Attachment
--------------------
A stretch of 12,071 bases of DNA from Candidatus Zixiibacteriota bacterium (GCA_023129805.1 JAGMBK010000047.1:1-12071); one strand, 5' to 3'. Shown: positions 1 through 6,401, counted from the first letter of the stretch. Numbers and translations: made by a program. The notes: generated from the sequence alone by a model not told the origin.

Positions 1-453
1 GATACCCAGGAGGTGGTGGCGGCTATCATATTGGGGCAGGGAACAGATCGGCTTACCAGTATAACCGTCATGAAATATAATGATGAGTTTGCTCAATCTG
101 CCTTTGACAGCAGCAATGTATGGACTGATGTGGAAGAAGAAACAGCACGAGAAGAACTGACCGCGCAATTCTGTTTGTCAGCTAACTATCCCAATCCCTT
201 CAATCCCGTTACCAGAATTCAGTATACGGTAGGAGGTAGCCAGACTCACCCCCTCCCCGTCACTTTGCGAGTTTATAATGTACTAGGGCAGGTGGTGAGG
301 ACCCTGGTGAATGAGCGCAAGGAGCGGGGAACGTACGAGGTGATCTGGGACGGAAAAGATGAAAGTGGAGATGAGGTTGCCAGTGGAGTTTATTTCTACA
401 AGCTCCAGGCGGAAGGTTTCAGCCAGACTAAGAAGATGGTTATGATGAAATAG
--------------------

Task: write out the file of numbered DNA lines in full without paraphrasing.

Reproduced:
A stretch of 12,071 bases of DNA from Candidatus Zixiibacteriota bacterium (GCA_023129805.1 JAGMBK010000047.1:1-12071); one strand, 5' to 3'. Shown: positions 1 through 6,401, counted from the first letter of the stretch. Numbers and translations: made by a program. The notes: generated from the sequence alone by a model not told the origin.

Positions 1-453
1 GATACCCAGGAGGTGGTGGCGGCTATCATATTGGGGCAGGGAACAGATCGGCTTACCAGTATAACCGTCATGAAATATAATGATGAGTTTGCTCAATCTG
101 CCTTTGACAGCAGCAATGTATGGACTGATGTGGAAGAAGAAACAGCACGAGAAGAACTGACCGCGCAATTCTGTTTGTCAGCTAACTATCCCAATCCCTT
201 CAATCCCGTTACCAGAATTCAGTATACGGTAGGAGGTAGCCAGACTCACCCCCTCCCCGTCACTTTGCGAGTTTATAATGTACTAGGGCAGGTGGTGAGG
301 ACCCTGGTGAATGAGCGCAAGGAGCGGGGAACGTACGAGGTGATCTGGGACGGAAAAGATGAAAGTGGAGATGAGGTTGCCAGTGGAGTTTATTTCTACA
401 AGCTCCAGGCGGAAGGTTTCAGCCAGACTAAGAAGATGGTTATGATGAAATAG